Recording of the victims identification data, nature of the exposure, place and time the exposure took place, the identity of the informant and the time the victim presented for medical care.
If the exposure is of the injecting-drug use type, the medical officer should determine the number of persons sharing the injection device and the length of time the victim has been on the method. (The risk of HIV transmission per episode of IV needle exposure is estimated at 0.67%).
Pre-test counselling the victim and obtaining of informed consent for HIV testing. Blood- samples or other diseases which could be transmitted through the same exposure (such as syphilis, Hepatitis B, Hepatitis C) should be taken along side that for HIV). There is hardly any benefit in recommending antiretroviral chemophylaxis for those who expose themselves to HIV through injecting-drug use unless they are willing to be rehabilitated through counselling and psychiatric care aimed at weaning them from their dangerous habit.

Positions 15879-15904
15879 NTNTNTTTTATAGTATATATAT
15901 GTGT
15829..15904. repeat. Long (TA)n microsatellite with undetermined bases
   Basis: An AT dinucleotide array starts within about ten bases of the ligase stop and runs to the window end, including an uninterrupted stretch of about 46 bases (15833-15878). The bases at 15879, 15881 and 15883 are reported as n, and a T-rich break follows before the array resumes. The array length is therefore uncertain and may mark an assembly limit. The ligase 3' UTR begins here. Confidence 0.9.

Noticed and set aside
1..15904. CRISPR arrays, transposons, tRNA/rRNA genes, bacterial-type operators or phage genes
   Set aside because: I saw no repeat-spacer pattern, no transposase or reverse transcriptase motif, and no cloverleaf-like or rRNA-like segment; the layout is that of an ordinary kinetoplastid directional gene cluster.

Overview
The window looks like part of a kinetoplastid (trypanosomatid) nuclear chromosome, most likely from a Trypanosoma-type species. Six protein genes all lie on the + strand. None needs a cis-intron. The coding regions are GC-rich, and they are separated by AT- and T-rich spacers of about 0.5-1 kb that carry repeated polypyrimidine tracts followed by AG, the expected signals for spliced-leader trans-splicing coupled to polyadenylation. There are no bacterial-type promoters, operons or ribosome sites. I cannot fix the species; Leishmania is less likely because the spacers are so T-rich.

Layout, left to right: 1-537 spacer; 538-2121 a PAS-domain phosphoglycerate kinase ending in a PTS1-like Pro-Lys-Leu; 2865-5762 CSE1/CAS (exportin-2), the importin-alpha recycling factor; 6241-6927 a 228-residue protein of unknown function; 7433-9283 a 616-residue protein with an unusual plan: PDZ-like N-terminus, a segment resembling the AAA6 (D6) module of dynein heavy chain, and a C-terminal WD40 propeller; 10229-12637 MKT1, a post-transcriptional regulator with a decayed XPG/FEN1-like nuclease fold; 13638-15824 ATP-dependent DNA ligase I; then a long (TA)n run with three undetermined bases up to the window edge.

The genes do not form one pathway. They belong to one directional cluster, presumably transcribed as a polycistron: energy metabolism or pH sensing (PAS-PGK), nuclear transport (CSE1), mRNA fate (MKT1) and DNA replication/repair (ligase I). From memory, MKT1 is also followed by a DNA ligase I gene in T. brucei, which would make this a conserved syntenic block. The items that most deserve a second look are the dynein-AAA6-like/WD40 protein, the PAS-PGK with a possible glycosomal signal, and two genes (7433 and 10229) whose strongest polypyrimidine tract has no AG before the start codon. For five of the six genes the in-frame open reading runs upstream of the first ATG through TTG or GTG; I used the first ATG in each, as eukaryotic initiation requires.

Those who get exposed to HIV through RTAs and other mass accidents where multiple exposure to blood and body fluids of other victims of the same accident can not be ruled out, should be recommended for Antiretroviral chemoprophylaxis. The chemoprophylaxis should be taken for a period of 28 days. The computed risk of HIV transmission (computed for available data on the local HIV prevalence multiplied by the number of RTA victims assisted) should also be disclosed to the patient.